NBA Teams Best Positioned to Land a Superstar During 2017 Offseason

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NBA Teams Best Positioned to Land a Superstar During 2017 Offseason

Post by 112288 on Wed Jun 14, 2017 9:45 pm

NBA Teams Best Positioned to Land a Superstar During 2017 Offseason
NBA Teams Best Positioned to Land a Superstar During 2017 Offseason

Bleacher Report

Dan Favale > June 14, 2017

Among the many repercussions that will result from the Golden State Warriors running roughshod over the rest of the NBA, not one is more tantalizing than the possible mass relocation of superstars who aren't fortunate enough to call Silicon Valley home.

Big names will look for better situations in which to ply their trade knowing the margin for error within the league's compacted competitive landscape is wafer-thin. The issue: those circumstances will be hard to find.

Few squads are in position to promise an immediate or imminent crack at the Warriors. Some of the ones that are won't accelerate their standing. Who wants to exhaust all their resources and tighten their title window when dethroning the reigning champions is an unprecedented long shot?

Certain rebuilding teams that have the flexibility to add more than one star will subscribe to the same viewpoint. Waiting out Golden State's window as their budding cores marinate into something more is the safer, if more sensible, course of action.

But a select few teams won't give a darn tootin'. They have the means and the motive to go hunting for a superstar before next season. And so, they'll do just that.

These offseason aggressors—heroes, really—will be handpicked according to salary-cap outlook, the quality of trade assets they'll actually consider moving, their appeal to free agents and the odds they'll try to make a glitzy splash. The stars they pursue will be in addition to who they already employ; we're not rewarding the Los Angeles Clippers because they might re-sign Chris Paul.

And now, we speculate.

Honorable Mentions

10. Phoenix Suns

Cap Situation: Super Flexible

Notable Trade Assets: Dragan Bender; Eric Bledsoe; Tyson Chandler; Marquese Chriss; Jared Dudley; Brandon Knight; No. 4 pick; 2018 first-round pick; Miami Heat's 2018 first-round pick (top-seven protected); Heat's 2021 first-round pick (unprotected)

Most Likely Superstar Route: Trade

The Phoenix Suns can get max(ish) cap space if they make a concerted effort to cut salary, but they're more of a threat on the trade market.

Devin Booker profiles as their only untouchable commodity, so they can piece together competitive offers for all the usual auction-block suspects. And with so many enticing future first-round picks in the chamber, they're even better suited to lock in on a range of stars not considered officially available—think DeAndre Jordan, Kristaps Porzingis, Russell Westbrook, Hassan Whiteside, etc.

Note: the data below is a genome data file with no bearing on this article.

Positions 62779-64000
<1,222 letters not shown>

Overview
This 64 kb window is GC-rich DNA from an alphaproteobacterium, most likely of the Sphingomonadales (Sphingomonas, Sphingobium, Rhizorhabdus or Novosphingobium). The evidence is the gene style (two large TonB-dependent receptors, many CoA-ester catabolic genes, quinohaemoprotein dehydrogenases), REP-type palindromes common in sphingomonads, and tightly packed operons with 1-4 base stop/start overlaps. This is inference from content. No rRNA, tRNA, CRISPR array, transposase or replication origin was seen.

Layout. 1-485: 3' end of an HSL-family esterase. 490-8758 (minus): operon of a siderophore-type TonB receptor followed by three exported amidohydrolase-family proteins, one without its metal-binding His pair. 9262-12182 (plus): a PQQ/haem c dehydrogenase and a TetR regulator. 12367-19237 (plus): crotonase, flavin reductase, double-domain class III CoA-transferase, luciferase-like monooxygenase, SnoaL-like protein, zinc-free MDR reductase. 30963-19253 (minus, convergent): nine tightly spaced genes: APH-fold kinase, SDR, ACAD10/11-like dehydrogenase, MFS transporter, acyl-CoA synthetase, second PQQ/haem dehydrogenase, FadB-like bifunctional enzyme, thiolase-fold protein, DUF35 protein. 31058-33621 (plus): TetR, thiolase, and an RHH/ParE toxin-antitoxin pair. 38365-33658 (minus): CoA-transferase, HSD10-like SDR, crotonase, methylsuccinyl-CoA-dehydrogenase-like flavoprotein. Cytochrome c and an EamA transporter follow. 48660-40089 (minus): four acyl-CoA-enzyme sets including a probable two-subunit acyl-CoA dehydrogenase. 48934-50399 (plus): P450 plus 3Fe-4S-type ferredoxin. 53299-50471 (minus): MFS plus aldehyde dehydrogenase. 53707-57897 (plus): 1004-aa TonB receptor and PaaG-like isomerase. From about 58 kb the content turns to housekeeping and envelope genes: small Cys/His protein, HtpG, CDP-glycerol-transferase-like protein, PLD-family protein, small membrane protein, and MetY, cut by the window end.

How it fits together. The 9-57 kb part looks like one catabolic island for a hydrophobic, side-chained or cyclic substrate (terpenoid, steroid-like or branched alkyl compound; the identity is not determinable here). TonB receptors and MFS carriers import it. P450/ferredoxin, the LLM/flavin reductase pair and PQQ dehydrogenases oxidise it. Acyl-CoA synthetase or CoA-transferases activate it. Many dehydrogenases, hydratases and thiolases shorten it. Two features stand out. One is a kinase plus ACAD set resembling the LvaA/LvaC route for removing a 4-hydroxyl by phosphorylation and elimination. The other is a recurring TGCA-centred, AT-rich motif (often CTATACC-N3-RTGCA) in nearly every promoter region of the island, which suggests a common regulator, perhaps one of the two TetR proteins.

9. Cleveland Cavaliers

Cap Situation: Yikes

Notable Trade Assets: Channing Frye (expiring), Kyrie Irving, Kevin Love, Iman Shumpert

Most Likely Superstar Route: Trade

Will the Cleveland Cavaliers break up the band after bowing out of the NBA Finals in five games?

Unless a rival team wants an unprotected first-round pick in 2021 or later, when it believes Cleveland's title window will be firmly shut, it'll take Kyrie Irving or Kevin Love to put the Cavaliers in the superstar discussion. Normally, this would be a no-go. But LeBron James is gearing up for Season No. 15. Everything has to be on the table.

8. Houston Rockets

Cap Situation: Sneaky flexibile

Notable Trade Assets: Ryan Anderson, Trevor Ariza, Clint Capela, Sam Dekker, Eric Gordon, Lou Williams, 2019 first-round pick

Most Likely Superstar Route: Free Agency

Surely general manager Daryl Morey won't bust up the Houston Rockets to make a swanky addition one season after they finished with the league's third-best record?

Actually, never mind.

"We are used to long odds," Morey told ESPN.com's Zach Lowe. "If Golden State makes the odds longer, we might up our risk profile and get even more aggressive. We have something up our sleeve."

James Harden and Patrick Beverley rank as the Rockets' lone untouchables. They don't have the pieces to broker a blockbuster trade, but they also don't have a bad contract on the books. Dealing one or two sizable pacts puts them in line to chisel out superstar money in free agency—an all-in play, it seems, Morey will entertain.

7. Minnesota Timberwolves

Cap Situation: Clear path to near-max money

Notable Trade Assets: Kris Dunn, Zach LaVine, Ricky Rubio, Andrew Wiggins, No. 7 pick

Most Likely Superstar Route: Trade

The Minnesota Timberwolves' capacity to acquire a superstar has been compromised quite a bit over the past year.